Just Deeds Project
With guidance from the Just Deeds project, Richfield homeowners can now easily disavow and renounce the restrictive covenants found on their property records.
- To start, check the interactive map at Mapping Prejudice to see if your address shows a restrictive covenant.
- If a covenant is found on you property, submit an online Just Deeds Request Form. Richfield staffers will walk you through the process of discharging the racial covenant on your property. You will be connected to a volunteer expert who will help draft the documents necessary to acknowledge and disavow the restrictive covenant.
Show your support for this important work with an "Evict Racism" lawn sign, even if you don't have a covenant on your property. Pick up signs at the Community Development desk at City Hall. Suggested donation of $10 per sign, to the City's Affordable Housing Trust Fund.
During the forming of the Twin Cities, discriminatory covenants were used to keep people of color from buying houses in certain Minnesota neighborhoods. The result is a century of segregated communities and huge disparities in wealth, health and well-being. Overall, Richfield is home to 3,714 of these covenants. Below, an example of a restrictive covenant:
On Tuesday, April 13, 2021, the Richfield City Council took action to support the work of the Just Deeds project. Richfield residents have the opportunity to acknowledge the historical discrimination caused by these covenants and to discharge them from their property records. Read the staff report here. Since April, over 140 property owners have signed up, and our volunteer lawyers have been working to remove the covenants. The whole process cane take up to several months.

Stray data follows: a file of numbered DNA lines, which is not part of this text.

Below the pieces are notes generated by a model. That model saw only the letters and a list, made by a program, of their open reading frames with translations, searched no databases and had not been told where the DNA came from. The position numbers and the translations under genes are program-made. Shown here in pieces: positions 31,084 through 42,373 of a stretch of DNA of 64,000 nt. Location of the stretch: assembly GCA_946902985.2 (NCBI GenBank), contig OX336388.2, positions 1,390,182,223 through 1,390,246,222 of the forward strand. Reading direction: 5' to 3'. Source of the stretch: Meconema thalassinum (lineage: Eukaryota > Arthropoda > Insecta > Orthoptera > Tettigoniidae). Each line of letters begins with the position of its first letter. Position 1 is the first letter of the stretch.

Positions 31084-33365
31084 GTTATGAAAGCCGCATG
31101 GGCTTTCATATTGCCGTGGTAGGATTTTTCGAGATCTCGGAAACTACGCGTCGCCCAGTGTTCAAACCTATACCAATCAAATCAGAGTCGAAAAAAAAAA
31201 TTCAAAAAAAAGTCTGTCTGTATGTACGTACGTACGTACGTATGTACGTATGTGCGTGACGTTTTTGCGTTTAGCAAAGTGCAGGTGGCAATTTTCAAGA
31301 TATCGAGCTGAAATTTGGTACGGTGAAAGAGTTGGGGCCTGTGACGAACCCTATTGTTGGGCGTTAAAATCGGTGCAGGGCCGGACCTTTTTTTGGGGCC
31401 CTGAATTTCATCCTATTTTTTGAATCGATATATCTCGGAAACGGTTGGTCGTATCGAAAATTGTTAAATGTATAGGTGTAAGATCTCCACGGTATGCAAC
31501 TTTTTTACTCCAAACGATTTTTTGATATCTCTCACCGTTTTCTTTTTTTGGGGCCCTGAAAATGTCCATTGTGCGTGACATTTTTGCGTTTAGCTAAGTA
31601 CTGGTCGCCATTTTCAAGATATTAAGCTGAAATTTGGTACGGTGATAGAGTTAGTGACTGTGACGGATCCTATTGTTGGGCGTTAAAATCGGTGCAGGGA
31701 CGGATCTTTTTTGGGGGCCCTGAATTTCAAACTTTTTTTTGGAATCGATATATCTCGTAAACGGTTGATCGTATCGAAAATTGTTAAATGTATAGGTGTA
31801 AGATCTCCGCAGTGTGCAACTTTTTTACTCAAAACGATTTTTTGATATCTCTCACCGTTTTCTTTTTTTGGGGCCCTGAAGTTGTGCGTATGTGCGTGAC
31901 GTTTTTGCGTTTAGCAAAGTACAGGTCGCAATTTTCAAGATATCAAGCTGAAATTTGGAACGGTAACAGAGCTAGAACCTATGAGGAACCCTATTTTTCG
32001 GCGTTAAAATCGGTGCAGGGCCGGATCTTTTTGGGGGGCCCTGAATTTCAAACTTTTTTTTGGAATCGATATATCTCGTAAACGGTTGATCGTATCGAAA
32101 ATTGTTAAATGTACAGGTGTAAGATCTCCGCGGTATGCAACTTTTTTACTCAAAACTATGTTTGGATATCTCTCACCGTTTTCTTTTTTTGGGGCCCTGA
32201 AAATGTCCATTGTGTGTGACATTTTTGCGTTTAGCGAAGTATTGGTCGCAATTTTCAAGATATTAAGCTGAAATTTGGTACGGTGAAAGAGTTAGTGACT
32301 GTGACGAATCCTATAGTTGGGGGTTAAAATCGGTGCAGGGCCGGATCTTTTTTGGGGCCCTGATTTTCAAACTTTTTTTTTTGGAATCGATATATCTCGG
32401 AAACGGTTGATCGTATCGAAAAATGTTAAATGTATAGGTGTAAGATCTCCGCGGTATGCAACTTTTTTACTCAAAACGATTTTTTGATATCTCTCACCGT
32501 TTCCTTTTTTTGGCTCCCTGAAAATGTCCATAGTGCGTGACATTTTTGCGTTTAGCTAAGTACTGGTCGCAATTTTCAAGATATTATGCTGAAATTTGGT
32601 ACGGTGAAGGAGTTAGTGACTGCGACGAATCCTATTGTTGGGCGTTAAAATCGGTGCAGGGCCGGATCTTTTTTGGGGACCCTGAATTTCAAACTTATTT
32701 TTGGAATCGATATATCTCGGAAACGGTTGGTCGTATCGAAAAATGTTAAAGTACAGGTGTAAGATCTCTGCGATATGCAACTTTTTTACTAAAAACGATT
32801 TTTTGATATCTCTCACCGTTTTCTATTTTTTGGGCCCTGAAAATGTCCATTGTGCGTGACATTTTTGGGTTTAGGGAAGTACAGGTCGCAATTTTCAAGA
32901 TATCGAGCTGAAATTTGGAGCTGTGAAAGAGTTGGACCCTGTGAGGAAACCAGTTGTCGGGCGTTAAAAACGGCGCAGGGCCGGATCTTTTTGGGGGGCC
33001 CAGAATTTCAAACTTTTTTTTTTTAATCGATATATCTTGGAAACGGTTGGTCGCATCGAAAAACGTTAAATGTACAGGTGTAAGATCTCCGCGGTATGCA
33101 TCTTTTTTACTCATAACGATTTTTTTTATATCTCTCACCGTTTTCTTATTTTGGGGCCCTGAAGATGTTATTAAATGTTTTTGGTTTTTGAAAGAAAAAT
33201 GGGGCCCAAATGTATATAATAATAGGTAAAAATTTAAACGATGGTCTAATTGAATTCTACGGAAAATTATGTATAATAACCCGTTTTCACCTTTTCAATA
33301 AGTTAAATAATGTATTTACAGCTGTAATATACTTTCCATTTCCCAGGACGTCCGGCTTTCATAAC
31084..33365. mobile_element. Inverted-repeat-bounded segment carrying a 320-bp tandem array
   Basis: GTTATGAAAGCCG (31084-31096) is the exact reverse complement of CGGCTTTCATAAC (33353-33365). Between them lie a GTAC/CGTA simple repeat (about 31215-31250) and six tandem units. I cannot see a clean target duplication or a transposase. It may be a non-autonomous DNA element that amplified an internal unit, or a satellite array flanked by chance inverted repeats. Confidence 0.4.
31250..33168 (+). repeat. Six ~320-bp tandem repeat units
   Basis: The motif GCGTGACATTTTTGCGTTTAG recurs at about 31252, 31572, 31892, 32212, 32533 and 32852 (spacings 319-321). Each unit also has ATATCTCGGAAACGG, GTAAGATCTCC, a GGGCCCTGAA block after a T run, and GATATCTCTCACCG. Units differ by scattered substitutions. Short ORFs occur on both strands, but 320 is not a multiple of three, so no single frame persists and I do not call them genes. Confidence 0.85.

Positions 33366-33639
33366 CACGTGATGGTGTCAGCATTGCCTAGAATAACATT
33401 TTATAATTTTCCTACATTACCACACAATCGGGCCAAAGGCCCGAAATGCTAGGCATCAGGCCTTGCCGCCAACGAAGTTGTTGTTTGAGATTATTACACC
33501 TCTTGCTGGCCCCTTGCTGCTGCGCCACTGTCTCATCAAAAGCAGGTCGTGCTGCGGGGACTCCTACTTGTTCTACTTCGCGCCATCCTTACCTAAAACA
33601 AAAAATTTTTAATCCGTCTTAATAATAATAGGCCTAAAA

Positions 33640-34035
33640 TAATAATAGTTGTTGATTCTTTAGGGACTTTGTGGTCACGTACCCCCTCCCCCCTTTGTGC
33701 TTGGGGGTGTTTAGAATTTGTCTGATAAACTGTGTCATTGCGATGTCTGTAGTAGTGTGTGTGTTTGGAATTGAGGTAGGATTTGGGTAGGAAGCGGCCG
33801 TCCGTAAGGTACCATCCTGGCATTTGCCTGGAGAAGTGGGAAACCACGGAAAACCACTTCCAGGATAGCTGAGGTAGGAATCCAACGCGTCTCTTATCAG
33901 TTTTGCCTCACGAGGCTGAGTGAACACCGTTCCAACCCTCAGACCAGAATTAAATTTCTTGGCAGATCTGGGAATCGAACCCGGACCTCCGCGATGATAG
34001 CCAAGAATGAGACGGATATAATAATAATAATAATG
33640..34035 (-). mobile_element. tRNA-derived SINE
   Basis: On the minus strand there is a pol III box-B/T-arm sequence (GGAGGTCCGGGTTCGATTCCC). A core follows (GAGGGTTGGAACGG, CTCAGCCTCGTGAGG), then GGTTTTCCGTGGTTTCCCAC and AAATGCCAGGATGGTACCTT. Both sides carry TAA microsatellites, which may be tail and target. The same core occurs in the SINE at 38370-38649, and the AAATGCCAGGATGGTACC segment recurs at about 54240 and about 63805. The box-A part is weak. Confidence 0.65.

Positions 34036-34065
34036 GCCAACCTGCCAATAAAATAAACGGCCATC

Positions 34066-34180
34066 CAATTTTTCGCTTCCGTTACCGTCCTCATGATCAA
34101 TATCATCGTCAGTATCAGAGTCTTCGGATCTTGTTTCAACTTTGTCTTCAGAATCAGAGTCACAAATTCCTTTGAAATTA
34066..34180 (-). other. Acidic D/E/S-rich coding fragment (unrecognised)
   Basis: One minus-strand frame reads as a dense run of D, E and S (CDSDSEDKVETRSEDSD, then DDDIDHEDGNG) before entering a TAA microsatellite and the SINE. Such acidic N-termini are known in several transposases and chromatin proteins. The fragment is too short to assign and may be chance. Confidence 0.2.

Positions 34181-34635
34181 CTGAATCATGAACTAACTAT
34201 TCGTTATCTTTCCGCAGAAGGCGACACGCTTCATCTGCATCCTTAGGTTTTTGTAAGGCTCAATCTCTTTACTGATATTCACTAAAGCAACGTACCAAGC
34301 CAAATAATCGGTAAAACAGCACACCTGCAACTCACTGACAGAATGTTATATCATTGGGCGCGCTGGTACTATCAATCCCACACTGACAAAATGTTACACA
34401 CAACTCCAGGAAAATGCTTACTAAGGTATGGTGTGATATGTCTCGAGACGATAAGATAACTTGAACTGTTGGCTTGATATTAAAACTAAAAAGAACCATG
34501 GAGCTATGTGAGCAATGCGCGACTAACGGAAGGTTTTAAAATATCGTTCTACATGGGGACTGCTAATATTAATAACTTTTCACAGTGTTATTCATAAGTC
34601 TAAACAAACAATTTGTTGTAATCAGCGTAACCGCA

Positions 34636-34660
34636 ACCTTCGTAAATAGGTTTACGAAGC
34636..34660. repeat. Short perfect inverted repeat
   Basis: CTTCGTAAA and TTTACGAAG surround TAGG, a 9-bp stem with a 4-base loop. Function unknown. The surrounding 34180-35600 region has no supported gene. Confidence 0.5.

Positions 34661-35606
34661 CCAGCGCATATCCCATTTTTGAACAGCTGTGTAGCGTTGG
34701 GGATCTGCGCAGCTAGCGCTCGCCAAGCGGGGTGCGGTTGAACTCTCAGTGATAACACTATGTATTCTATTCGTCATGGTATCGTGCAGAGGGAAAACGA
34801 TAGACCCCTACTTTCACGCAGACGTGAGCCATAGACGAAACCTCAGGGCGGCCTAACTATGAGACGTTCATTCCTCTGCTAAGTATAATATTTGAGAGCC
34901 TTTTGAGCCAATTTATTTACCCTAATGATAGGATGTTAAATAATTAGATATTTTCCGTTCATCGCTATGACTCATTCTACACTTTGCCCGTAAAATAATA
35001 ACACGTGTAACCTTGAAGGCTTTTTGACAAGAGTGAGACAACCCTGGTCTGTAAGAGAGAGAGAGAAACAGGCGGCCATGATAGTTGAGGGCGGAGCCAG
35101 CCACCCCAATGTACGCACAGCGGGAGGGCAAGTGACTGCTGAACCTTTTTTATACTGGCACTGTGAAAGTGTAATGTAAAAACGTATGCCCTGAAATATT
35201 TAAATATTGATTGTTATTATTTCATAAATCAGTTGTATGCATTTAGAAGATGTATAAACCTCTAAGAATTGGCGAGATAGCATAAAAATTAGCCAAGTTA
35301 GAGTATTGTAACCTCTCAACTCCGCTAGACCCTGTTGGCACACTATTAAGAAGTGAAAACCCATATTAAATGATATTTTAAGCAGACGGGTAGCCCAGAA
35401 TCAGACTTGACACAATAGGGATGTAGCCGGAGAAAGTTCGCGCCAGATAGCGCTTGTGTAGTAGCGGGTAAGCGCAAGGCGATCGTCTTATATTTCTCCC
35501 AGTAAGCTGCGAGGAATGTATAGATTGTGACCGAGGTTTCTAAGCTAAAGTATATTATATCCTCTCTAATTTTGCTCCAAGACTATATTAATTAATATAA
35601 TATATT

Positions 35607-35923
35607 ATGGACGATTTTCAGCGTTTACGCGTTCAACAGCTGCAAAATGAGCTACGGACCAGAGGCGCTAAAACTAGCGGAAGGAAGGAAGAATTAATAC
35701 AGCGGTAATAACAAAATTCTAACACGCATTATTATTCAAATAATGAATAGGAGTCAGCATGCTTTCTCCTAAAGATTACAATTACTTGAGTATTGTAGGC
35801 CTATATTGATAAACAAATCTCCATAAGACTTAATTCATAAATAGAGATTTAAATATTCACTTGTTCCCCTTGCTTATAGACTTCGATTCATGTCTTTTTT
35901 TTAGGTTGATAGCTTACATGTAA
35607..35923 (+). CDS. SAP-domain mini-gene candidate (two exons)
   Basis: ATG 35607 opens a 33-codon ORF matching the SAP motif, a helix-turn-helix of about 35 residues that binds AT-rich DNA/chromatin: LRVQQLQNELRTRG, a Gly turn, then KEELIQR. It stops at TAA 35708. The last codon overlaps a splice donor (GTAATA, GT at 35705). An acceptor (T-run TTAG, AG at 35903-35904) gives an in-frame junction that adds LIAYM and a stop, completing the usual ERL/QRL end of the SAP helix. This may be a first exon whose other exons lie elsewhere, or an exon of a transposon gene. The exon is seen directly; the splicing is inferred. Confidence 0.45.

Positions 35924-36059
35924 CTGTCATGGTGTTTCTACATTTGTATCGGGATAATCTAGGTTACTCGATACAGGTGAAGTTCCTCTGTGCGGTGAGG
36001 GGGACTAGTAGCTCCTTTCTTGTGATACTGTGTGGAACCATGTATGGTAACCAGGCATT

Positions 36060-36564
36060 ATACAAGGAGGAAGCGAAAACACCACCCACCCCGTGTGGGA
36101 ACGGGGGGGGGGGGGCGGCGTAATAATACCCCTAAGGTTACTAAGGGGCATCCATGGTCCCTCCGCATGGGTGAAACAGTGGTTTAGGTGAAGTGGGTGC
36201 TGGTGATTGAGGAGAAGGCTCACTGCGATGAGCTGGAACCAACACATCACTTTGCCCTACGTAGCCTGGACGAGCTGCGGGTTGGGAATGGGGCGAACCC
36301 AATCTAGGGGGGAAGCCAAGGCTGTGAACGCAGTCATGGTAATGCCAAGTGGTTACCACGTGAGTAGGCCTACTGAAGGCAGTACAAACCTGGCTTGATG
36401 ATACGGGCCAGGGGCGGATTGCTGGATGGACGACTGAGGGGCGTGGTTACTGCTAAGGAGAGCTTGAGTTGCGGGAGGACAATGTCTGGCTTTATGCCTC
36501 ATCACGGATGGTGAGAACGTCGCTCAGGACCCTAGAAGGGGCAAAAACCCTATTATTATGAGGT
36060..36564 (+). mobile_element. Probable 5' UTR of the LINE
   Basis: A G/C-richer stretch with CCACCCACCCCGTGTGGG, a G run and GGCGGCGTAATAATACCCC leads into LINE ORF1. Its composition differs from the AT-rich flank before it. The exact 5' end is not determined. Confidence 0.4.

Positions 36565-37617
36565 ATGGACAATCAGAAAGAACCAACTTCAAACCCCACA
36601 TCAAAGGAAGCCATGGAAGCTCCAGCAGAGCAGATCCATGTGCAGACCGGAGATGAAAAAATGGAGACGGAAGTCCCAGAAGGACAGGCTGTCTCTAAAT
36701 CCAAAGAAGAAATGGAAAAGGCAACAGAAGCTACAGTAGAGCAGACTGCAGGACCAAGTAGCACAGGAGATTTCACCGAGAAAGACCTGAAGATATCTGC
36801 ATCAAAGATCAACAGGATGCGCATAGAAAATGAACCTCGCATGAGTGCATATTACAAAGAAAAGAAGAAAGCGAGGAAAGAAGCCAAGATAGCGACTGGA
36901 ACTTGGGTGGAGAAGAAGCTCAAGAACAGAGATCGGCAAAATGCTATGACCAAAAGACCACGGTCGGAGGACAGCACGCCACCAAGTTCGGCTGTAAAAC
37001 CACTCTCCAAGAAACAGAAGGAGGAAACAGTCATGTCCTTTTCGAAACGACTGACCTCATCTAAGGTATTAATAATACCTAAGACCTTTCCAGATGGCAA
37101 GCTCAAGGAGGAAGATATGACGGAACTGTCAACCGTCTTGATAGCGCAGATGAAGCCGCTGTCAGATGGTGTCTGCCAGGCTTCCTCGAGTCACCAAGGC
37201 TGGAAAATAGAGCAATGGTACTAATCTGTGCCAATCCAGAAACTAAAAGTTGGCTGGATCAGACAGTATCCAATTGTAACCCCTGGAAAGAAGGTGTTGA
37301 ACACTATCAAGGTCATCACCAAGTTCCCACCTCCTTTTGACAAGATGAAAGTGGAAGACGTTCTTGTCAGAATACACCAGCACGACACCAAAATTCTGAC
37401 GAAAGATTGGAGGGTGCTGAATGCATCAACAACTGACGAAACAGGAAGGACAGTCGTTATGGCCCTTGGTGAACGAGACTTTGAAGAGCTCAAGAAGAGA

During the post-WWII housing boom, many Richfield homes were constructed on the agricultural lands that used to make up Richfield. As these properties were subdivided for housing development, racial covenants were placed on the new parcels to segregate communities and restrict home ownership along racial and ethnic lines. For decades, this allowed white homeowners an opportunity to build wealth at the expense and the exclusion of the Black community and other Communities of Color.
As you can see in the map below, created by the Mapping Prejudice project, racial covenants were clustered in Richfield neighborhoods as they developed. While some areas of the community were not developed with racial covenants, they are still widely spread throughout the city.
- WATCH Jim Crow of the North: Minnesota Experience/PBS. This documentary charts the progression of racist policies and practices in Minnesota from the advent of restrictive covenants after the turn of the last century to their final elimination in the late 1960s.
- WATCH The Disturbing History of the Suburbs: Adam Ruins Everything. Comedian Adam Conover uses inventive storytelling that’s funny and serious at the same time to inform viewers of the hidden truths behind redlining in suburban housing.
- EXPLORE the interactive map at Mapping Prejudice. This project is based out of the Borchert Map Library at the University of Minnesota. They used Hennepin County records to create the first-ever comprehensive visualization of racial covenants for Hennepin County.
- READ The Color of Law: A Forgotten History of How Our Government Segregated America, by Richard Rothstein. This book explains how segregation and inequality in America is partially the byproduct of explicit government policies at the local, state, and federal levels.